Slender Man information and stories,” Eddie Daniels of the Pasco
Sheriff’s Office told ABC News. “It would be safe to say there is a
connection to that.”

Ah.

A few more piece of press coverage before we go. While WFLA
mentions Slender Man without offering a reason to think he’s
connected to the crime, and while ABC News puts Slender Man in its
lede but at least uses conditional language, The New York
Post
‘s
headline
 claims forthrightly that the arsonist was
“obsessed” with Slender Man. (The text of the Post piece
offers nothing to support this.)
Gawker
,
BuzzFeed
, the New York
Daily News
, and
The Daily Mail
use the word “obsessed” as well; the only
evidence of obsession that any of them offer are that she wrote
about the character and posted about him on Facebook.
And this
outlet
lays blame squarely on the fictional monster’s
shoulders:

The first 10 words of the article are “Slender Man has inspired
another act of teenage violence.” Well, he’s certainly inspiring
something.

[Via
Infocult
.]

from Hit & Run http://ift.tt/1sLSg3I
via IFTTT

Girl Tries to Kill Family; Sheriff's Office Blames…Slender Man?

Slender Man, Slender Man/Does whatever a Slender canEarlier this month, a Florida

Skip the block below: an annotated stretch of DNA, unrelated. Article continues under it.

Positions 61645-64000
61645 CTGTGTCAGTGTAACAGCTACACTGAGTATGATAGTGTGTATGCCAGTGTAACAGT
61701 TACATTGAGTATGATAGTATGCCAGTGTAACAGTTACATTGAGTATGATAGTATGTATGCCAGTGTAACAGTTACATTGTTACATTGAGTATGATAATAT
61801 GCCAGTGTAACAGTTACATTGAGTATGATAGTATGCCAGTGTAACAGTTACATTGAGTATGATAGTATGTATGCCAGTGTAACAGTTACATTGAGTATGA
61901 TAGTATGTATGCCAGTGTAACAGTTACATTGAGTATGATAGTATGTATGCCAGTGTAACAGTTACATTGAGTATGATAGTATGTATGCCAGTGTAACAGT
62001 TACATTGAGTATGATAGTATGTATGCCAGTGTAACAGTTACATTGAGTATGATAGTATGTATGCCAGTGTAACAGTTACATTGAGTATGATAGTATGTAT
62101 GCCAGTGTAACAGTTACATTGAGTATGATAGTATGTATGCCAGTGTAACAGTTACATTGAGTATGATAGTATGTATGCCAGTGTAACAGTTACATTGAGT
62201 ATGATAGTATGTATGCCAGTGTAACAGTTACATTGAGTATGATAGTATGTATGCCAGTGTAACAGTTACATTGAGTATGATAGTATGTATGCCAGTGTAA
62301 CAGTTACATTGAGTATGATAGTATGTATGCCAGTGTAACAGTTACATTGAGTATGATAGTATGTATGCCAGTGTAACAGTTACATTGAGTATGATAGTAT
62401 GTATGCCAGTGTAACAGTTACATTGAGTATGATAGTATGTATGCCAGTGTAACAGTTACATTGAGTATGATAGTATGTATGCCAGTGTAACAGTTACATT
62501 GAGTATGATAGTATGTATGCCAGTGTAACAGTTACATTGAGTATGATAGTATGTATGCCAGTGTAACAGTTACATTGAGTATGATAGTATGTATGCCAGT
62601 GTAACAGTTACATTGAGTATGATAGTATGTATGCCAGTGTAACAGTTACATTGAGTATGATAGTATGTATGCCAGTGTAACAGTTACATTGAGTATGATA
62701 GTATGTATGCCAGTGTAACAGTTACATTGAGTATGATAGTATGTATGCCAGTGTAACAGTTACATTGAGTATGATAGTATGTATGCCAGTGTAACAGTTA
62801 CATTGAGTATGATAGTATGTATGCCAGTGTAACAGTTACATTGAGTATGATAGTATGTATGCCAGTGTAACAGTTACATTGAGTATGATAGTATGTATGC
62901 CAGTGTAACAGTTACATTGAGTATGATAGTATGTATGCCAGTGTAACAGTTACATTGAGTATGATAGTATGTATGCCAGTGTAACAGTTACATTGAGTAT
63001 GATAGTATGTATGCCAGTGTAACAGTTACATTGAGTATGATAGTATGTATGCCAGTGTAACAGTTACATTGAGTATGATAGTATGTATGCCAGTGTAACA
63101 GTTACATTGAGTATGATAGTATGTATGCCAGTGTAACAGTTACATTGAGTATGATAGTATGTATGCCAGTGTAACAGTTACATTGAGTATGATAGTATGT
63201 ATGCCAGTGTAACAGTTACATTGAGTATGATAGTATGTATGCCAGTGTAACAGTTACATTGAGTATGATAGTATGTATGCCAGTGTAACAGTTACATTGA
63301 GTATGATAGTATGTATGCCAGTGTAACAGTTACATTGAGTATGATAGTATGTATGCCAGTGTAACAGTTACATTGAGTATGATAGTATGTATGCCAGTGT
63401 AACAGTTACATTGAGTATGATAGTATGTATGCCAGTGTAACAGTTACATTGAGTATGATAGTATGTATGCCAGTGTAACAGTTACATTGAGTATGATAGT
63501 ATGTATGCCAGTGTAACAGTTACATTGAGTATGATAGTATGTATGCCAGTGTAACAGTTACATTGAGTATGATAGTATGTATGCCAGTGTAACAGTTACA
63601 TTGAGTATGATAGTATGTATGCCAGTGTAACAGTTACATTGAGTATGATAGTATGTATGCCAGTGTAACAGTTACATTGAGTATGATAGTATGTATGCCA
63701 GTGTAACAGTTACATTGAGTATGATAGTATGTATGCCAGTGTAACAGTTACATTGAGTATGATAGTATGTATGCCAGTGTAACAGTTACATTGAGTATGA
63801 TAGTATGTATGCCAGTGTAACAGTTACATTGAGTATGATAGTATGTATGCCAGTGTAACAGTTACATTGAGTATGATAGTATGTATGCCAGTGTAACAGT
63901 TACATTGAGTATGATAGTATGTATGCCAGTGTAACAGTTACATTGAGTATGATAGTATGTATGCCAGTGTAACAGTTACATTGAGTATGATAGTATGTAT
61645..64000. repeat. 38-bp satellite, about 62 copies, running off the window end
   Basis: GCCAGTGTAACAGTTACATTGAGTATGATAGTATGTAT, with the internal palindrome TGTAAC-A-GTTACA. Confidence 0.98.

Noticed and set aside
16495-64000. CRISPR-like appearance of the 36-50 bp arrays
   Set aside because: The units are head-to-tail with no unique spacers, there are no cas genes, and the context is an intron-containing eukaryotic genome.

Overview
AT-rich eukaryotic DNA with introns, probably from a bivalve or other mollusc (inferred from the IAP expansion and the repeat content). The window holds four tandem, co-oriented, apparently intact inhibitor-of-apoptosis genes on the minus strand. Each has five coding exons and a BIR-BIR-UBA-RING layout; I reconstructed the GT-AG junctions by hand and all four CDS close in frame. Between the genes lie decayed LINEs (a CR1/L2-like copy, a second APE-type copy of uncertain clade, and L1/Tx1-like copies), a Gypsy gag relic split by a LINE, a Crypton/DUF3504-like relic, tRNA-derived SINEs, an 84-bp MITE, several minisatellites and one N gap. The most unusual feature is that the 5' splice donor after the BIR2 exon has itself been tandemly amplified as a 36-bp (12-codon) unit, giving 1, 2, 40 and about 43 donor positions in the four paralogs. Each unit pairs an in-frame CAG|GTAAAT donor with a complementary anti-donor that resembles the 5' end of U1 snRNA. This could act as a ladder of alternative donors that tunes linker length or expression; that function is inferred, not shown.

teenager tried to burn down her family’s home while her mother and
brother were inside it. Here’s how ABC News opened its
story
on the crime:

A 14-year-old girl was arrested after allegedly setting
her family’s house on fire in what authorities suspect is the
latest case of Slender Man-inspired violence.

Slender Man is a character in a variety of online stories,
films, and games. This past spring, two girls stabbed a classmate
as part of a bizarre plan to prove the fictional creature was real.
It was the sort of crime that gets a lot of press attention because
of how singularly strange it is. But many reporters seemed to think
it was not a weird one-off but a harbinger of a new trend, and a
short burst of Slender Man
media hysteria
followed, with journalists attempting to link
the mythical monster to a variety of crimes. Even Jerad and Amanda
Miller’s
shooting spree
in Las Vegas got
roped in
, on the grounds that Jerad, who made money by dressing
up as various characters and posing for photos, had been known to
wear a Slender Man costume.

So what’s the supposed Slender Man connection in the new story?
Here’s how one local outlet, WFLA-TV,
covered the arson
:

Detectives say the girl told them that she decided to
set the home on fire while reading the online book “Soul Eater,”
which made her upset about past bullying and her mother
disciplining her. The teen sprayed a rum and bleach mixture onto a
towel and bed sheet that she put on the floor of the family’s
garage. She then set them on fire and walked out of the garage,
according to an arrest affidavit….

The teen had also visited sites related to The Slender Man,
according to investigators. She admitted to using the websites
Creepypasta.com and SoulEater.com, which are associated with The
Slender Man.

From this, it sounds like she felt she decided to kill her